Soren Kierkegaard – The Present Age (1846 / 1962) [Translated by Alexander Dru]
Kierkegaard was a Danish philosopher who, despite being a Christian, is often included in the Existential camp by scholars, like the brilliant Walter Kaufmann (who wrote the best book on Existential philosophy that I’ve ever read AND the Introduction to this book!) I haven’t actually read much Kierkegaard, but I found this book at a recent library book sale for super-cheap, so I thought I’d give it a read.
What we get here would probably be pretty tedious for the average reader. Here’s an example of the type of text that I’m talking about in which Kierkegaard discusses heroic individuality versus the leveling effect of the status quo. It’s pretty exciting stuff:
“This order is dialectically the opposite of the organizing order symbolized in the outstanding personality, which makes the generation into a support for the individual, whereas now, like an abstraction, the generation is negatively supported by the unrecognizable, and turns polemically against the individual---in order to save every single individual religiously” (p. 81).
To be fair, we are dealing with a translation here, and it’s possible that the original Danish text might have been more poetic, but regardless, it’s a bit daunting to work through. In Kierkegaard’s favor, several of the more pertinent concepts were discussed in the pages previous to this section, so the text makes more sense when it’s put into the proper context. Regardless, the book is abstract and based on fundamental principals that I can’t really relate to. (I’m not a fan of appeals to authority, which Kierkegaard seems to believe are the key to a functioning society, nor do I believe in Christianity as a supernatural reality.) His fundamental starting position may be out of my grasp, but it doesn’t change the fact that he does somehow write many things in this book that seem to apply directly to THE PRESENT AGE!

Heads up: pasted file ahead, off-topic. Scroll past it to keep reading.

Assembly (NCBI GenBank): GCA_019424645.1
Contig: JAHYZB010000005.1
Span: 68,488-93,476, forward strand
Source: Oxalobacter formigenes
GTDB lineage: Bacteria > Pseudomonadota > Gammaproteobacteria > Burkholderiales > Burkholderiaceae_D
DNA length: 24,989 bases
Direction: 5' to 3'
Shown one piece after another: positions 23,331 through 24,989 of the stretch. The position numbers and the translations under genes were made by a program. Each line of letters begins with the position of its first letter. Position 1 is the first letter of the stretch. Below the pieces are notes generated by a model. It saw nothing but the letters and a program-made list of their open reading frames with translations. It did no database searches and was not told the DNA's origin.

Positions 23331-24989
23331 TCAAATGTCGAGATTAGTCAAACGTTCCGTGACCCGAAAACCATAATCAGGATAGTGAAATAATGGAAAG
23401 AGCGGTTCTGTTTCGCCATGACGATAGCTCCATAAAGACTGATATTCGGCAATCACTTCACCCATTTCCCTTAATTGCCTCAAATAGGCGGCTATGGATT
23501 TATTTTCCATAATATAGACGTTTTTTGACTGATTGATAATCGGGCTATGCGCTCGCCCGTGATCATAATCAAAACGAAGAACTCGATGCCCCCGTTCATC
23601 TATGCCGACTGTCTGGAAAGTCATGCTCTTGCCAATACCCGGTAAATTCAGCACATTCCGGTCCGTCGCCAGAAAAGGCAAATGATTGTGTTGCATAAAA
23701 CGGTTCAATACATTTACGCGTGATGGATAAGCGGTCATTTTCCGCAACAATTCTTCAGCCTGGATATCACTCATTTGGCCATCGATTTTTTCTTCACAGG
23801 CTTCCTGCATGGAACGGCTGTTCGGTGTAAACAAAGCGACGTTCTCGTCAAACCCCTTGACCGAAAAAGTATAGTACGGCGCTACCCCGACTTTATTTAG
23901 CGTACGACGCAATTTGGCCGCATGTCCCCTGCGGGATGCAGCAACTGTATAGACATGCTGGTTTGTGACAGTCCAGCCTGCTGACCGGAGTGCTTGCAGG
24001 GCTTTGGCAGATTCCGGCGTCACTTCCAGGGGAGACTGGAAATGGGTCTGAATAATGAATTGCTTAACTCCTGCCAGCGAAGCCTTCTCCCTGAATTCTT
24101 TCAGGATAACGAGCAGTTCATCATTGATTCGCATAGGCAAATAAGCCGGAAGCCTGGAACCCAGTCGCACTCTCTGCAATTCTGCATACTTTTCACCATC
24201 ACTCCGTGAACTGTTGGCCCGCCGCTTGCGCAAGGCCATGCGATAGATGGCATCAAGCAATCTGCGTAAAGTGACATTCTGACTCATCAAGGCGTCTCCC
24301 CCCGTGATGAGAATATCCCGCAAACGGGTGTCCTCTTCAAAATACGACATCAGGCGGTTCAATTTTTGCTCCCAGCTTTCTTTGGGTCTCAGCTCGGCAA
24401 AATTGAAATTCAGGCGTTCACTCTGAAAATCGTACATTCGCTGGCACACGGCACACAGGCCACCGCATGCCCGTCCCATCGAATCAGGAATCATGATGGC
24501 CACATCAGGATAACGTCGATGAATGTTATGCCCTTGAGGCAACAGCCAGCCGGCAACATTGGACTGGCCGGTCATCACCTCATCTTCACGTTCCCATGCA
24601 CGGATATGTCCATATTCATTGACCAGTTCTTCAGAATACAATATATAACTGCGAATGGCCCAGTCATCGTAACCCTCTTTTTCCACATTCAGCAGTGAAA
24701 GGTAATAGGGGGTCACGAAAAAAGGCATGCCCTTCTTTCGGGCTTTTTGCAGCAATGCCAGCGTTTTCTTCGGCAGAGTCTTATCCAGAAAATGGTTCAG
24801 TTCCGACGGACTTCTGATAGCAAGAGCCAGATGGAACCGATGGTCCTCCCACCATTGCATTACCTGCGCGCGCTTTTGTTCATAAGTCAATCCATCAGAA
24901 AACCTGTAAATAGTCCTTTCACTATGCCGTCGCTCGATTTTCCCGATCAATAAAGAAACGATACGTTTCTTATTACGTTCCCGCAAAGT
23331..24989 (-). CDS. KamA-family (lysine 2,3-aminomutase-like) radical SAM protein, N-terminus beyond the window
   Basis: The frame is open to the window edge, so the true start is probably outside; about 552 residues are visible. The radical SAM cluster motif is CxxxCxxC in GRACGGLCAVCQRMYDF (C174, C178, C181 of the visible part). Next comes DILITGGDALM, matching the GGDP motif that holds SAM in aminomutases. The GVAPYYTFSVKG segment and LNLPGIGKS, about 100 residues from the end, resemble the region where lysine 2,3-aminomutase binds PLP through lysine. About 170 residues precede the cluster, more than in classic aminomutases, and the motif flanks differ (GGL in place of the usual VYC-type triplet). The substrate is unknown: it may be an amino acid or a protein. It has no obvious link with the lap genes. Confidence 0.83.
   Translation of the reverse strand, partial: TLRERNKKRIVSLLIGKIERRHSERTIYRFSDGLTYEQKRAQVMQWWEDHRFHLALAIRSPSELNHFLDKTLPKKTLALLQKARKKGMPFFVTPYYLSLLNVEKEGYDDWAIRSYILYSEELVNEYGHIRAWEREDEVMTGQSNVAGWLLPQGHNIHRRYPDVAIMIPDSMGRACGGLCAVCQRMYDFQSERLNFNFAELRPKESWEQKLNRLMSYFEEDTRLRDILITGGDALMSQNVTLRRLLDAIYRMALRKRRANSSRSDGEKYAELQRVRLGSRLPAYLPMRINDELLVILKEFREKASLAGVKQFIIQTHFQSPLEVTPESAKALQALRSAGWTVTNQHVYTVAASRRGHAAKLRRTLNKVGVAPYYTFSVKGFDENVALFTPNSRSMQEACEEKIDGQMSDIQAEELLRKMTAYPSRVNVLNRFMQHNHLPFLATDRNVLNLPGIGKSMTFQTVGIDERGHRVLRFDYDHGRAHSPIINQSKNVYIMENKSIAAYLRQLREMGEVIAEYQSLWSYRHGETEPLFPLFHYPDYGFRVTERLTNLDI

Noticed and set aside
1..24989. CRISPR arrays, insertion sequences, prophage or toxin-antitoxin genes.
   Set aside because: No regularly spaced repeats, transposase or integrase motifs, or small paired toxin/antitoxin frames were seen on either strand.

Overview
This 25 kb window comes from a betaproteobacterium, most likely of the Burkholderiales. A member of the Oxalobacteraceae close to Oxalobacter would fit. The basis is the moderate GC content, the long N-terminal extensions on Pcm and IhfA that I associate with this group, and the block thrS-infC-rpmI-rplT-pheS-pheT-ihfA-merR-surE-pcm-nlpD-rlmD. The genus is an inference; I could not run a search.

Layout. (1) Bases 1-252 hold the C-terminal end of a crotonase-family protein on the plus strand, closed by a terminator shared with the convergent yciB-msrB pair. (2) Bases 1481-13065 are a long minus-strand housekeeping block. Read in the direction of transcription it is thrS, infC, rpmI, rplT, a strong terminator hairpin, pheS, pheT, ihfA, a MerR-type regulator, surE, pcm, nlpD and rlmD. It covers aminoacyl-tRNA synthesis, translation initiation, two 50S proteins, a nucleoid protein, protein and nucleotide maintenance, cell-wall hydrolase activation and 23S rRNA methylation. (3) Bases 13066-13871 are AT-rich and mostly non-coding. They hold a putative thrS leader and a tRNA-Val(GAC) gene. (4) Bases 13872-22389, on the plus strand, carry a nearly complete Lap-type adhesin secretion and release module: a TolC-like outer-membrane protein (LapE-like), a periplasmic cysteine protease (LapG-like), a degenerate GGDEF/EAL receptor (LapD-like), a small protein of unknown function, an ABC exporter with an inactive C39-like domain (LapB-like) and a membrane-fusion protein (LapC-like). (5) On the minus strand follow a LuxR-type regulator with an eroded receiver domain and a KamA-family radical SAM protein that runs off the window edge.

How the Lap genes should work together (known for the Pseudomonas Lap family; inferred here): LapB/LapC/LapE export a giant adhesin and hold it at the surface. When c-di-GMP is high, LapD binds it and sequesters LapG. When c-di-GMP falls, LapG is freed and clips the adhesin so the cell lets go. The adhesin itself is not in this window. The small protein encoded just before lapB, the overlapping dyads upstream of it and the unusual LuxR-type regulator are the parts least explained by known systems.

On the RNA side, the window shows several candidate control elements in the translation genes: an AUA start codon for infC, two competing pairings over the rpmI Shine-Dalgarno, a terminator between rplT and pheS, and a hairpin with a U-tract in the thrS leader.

For example, “A revolutionary age is an age of action; ours is the age of advertisement and publicity. Nothing ever happens but there is immediate publicity everywhere” (p. 35). This was written 150 years before the internet. Kierkegaard lambasts gossipers and bland thinkers who love to discuss and reflect, but never act. (Seems a lot like now.) He writes, “Thus our own age is essentially one of understanding, and on the average, perhaps, more knowledgeable than any former generation, but it is without passion” (p. 77). People plan and argue, but few act. Those who overcome the inertia of the age, and actually DO SOMETHING, are met with an avalanche of criticism and grief. Again, this sounds like modern social media trolling. What this means, if you ask me, is that NOTHING CHANGES.
Humans THINK they’ve evolved over the last few decades, but here’s evidence that, 170 years ago, in-groups and cliques existed, people allowed themselves to be strangled by social pressures, and heroes will always be attacked by those who are bland and mundane and who want to retain the status quo. I don’t agree with a lot that is written in this book, but it was still an interesting read. It might be a bit dry and far too abstract for readers who don’t have a background in philosophy, but it’s a short book, so your struggle to get through the text shouldn’t take too long. I’m going to say that this is NOT the book I would recommend for people who are interested in Existentialism. This is much more of a religious work and a social critique based on a Christian perspective than anything else. And, really, it’s just not that fun (once you get past Walter Kaufmann’s Introduction, which is pretty entertaining.)
---Richard F. Yates
(Primitive Thoughtician and Supreme Bunny Lord of The P.E.W.)
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